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Great Destinations For Wine Tourists in 2019

Great Destinations For Wine Tourists in 2019

Wine tourism is having a moment. The boom is fueled by an increasing interest in, and appreciation for, wine and winemaking, an explosion of tour companies catering to this type of travel, and the notion that travel, in general, has become easier and more affordable. Once reserved for predictable destinations such as Bordeaux, France and Napa, California, the reach of wine tourism has spread significantly.

There are a myriad of regions producing fantastic wines that have remained below the international viniculture radar for, well, centuries. By no means an exhaustive list, here are three recommended destinations that are worthy of any wine enthusiast’s travel plans for 2019: 

Graubünden, Switzerland 

This wine region in eastern Switzerland shares borders with Austria and Liechtenstein. Known primarily for its upscale ski resorts — think St. Moritz and Davos — the region also produces some of Switzerland’s finest wines. The alpine climate and slatey soil can prove finicky for grape-growing. Locals learned back in the mid-1600s, however, that the Pinot Noir vines could thrive here, and have never looked back. Today, 90% of the wine produced here is Pinot Noir.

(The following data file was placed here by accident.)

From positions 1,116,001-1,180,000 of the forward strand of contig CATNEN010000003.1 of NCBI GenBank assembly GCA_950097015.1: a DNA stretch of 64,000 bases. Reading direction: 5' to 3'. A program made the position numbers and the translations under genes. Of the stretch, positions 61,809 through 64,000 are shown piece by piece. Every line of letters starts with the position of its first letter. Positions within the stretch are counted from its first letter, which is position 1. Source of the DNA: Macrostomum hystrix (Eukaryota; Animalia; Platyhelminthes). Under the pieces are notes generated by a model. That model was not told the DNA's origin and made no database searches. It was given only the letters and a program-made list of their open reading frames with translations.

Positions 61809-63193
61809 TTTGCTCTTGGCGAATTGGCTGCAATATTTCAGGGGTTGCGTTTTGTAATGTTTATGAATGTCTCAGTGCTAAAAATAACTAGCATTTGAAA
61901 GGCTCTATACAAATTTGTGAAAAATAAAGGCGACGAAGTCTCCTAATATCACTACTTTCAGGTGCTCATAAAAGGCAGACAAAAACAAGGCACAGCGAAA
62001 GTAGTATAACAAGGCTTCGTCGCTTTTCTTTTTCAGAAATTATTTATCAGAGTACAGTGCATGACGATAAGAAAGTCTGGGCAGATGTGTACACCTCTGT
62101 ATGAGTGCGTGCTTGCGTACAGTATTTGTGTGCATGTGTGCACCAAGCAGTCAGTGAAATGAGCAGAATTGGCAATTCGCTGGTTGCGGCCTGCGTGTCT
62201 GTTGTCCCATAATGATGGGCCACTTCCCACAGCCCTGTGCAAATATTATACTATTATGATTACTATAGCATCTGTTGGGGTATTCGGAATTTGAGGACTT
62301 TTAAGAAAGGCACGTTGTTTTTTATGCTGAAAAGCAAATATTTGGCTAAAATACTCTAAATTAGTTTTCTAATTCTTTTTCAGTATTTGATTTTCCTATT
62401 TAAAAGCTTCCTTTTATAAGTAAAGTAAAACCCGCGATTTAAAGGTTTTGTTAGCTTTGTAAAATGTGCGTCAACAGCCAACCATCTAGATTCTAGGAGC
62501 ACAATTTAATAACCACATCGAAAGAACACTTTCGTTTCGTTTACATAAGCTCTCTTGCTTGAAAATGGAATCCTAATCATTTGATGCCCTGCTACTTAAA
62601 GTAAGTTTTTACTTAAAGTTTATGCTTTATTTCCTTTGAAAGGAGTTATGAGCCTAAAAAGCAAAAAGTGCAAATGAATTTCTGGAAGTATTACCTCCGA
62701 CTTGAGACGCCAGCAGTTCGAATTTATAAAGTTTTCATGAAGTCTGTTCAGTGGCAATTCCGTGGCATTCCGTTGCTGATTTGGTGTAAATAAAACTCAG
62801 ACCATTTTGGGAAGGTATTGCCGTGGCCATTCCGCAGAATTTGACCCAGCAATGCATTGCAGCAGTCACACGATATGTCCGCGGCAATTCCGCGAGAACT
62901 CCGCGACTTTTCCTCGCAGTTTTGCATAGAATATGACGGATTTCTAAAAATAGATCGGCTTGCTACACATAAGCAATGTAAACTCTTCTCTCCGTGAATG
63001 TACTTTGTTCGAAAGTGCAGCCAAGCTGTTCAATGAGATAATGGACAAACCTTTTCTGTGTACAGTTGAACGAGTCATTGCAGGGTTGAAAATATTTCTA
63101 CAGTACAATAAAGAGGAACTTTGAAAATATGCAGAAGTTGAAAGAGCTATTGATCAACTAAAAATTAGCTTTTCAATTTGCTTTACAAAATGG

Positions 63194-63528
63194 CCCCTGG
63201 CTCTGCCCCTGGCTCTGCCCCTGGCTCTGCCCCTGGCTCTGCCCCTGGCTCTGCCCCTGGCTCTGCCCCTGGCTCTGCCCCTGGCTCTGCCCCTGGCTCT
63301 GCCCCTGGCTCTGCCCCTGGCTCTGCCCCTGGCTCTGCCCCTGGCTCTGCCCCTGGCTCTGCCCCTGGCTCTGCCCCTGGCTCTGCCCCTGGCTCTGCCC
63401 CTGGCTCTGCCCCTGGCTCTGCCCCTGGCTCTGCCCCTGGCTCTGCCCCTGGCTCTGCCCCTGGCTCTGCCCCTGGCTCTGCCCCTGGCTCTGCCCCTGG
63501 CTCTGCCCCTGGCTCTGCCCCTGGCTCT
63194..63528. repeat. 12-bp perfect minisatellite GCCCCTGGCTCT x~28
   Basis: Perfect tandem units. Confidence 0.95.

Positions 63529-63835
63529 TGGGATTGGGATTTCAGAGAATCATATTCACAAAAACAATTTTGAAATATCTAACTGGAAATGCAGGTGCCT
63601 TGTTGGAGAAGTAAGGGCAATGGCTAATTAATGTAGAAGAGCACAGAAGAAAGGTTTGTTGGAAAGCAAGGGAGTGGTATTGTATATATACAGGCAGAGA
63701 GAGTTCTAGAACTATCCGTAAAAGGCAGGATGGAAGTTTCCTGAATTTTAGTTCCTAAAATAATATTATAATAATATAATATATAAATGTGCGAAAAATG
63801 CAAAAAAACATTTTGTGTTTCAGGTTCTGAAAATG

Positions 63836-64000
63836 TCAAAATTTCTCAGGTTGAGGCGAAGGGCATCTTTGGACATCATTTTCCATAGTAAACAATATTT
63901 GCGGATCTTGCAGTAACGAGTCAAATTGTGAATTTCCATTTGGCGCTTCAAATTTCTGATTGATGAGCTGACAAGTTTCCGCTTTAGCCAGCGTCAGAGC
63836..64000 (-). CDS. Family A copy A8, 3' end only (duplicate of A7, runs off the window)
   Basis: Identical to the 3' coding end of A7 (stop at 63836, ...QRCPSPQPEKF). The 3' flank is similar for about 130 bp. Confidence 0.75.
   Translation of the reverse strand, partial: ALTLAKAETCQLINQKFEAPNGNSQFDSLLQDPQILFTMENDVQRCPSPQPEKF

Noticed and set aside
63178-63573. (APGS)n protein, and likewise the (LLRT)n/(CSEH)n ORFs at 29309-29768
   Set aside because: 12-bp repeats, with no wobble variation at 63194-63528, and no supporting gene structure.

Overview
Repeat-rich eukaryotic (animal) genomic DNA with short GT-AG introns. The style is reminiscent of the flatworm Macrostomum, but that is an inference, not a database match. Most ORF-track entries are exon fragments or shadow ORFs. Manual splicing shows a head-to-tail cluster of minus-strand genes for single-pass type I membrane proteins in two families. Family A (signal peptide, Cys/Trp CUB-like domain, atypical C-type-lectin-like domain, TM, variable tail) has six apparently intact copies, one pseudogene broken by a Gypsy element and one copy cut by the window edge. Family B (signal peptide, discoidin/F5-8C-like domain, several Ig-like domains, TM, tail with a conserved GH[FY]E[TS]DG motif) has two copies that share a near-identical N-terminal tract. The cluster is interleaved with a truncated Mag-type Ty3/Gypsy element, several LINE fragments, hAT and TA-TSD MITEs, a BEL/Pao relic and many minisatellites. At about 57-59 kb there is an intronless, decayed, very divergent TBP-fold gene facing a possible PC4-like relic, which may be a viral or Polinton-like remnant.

The Azores, Portugal 

This nine islands archipelago in the Atlantic Ocean has been a source of winemaking since the 15th Century. However, it is a newcomer to wine tourism. The impressive volcanic landscapes and immense natural beauty provide an outstanding backdrop to sample the region’s equally impressive vintages. Visitors can enjoy a variety of red and white wines, including Arinto dos Acores, Verdelho and Terrantez do Pico. 

Maule Valley, Chile 

Chile, as a nation, is no newcomer to wine tourism, with numerous wine regions nestled in the fertile lands between mountain and sea. However, Maule Valley, in the Central Valley, is an often overlooked destination, quietly heralding the resurrection of the Pais grape. Pais, a red wine grape grown in Chile for centuries lost favor in the 20th Century to better-known varieties like Cabernet Sauvignon. New methods of working with the grape, such as dry farming, is resulting in the production of incredibly fresh, floral, light-bodied reds wines. Without a doubt, it’s an exciting time to be a wine tourist, and 2019 promises to spread the enthusiasm to new and uncharted winemaking regions. Cheers!


Originally published on CarloScevola.net